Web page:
SACRAMENTO (CBS13) – Gov. Gavin Newsom spoke to CBS13's Steve Large in a one-on-one interview ahead of his big $75 billion budget surplus spending plan Friday.
Newsom sat down to talk about small business help, and he also talked about small businesses suffering in downtown Sacramento with so many state workers now working remotely.
The governor answered questions about whether downtown businesses will get a post-pandemic return of the full state work force.
Steve Large: "State worker foot traffic is down. There's teleworking now that's become part of everyday life. Will state workers ever be back in downtown Sacramento?"
Newsom: "They're going to be back, but perhaps not at the numbers, or the same work styles, same arrangements we've seen in the past."
Newsom announced that flexible work schedules, and working from home, will be part of the "new normal" for state workers.
Downtown Sacramento state office space will be reduced.
Newsom: "Look, tomorrow I'll announce that we're going to codify 5 percent efficiencies across the board, at a time of surplus does not mean you are not frugal in terms of addressing waste and opportunities to consolidate an office space."
Steve: "Do you think businesses will have to adopt a 3.0 [new business model] as it relates to less foot traffic from state workers?"
Newsom: "Think businesses. What's remarkable about businesses is the entrepreneurial mindset, you know inspiration, desperation. You're inspired to open a business, you're desperate to keep it open."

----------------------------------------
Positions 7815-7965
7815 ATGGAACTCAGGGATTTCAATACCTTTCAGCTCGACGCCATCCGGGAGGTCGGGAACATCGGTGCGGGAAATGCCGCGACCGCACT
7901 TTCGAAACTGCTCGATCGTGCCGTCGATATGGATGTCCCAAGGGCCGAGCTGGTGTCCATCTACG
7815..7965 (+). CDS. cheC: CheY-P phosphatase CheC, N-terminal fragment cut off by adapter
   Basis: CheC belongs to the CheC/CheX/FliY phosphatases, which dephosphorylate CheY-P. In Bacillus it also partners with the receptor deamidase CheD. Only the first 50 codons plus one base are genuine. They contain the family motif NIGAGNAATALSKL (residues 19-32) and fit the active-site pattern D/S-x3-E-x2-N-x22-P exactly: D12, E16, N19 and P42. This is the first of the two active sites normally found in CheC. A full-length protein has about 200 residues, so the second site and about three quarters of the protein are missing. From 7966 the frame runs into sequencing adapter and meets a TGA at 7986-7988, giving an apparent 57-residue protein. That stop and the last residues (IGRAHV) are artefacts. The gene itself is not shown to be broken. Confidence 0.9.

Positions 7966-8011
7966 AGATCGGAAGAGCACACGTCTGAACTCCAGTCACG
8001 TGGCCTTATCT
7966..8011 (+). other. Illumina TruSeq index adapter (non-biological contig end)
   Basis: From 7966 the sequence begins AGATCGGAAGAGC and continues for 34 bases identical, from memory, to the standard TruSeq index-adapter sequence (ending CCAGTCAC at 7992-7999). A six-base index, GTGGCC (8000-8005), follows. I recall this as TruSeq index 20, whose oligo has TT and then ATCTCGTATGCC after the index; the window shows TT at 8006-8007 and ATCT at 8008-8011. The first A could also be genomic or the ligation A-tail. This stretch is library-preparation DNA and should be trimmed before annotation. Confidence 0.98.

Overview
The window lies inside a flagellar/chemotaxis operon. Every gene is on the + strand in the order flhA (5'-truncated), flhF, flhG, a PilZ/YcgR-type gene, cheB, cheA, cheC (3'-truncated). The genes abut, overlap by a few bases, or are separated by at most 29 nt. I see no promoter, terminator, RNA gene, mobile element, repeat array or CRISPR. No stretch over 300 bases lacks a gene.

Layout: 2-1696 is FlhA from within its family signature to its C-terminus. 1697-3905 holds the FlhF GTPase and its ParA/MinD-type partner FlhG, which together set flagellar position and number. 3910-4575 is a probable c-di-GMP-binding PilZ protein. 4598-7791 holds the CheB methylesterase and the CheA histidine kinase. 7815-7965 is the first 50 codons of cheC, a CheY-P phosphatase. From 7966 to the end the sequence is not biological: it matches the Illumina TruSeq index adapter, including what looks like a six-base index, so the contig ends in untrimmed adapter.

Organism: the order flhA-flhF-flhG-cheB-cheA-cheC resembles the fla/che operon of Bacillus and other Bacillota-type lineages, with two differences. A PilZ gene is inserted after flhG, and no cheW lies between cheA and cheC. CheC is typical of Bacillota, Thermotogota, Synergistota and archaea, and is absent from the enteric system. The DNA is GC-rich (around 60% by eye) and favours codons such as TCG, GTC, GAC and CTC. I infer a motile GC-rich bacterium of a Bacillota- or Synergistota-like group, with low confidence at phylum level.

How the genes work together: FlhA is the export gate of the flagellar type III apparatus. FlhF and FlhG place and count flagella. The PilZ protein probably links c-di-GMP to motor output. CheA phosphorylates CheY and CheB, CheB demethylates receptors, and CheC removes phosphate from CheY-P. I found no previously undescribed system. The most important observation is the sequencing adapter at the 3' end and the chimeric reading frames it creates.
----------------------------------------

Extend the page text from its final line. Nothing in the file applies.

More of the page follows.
Oliver Ridgeway owns the downtown restaurant Camden Spit and Larder just blocks from the California State Capitol.
"As far as them coming back, you know we want them to come back," Ridgeway said.
His restaurant survived the pandemic. A return of all state workers would help his bottom line.
Full Interview With Gov. Newsom
"I think people are comfortable in the workplace, so obviously the leadership over in the government has to figure out what normal is. They're talking about getting back to normal come June 15 or whatever, so people staying at home, that's not too normal," Ridgeway said.
In Downtown Sacramento, post-COVID, the governor is forecasting a new look with less reliance on state workers.
Newsom: "I think that resilience will create something much more dynamic, much more dramatic, in terms of recovery, and I think it is a very positive thing, ultimately, when I think about downtowns like Sacramento and think about the vibrancy of some of our urban centers across the state."
The state telework policy is still in negotiations with unions. Newsom did say he will be setting aside money so many state employees can set up home offices.
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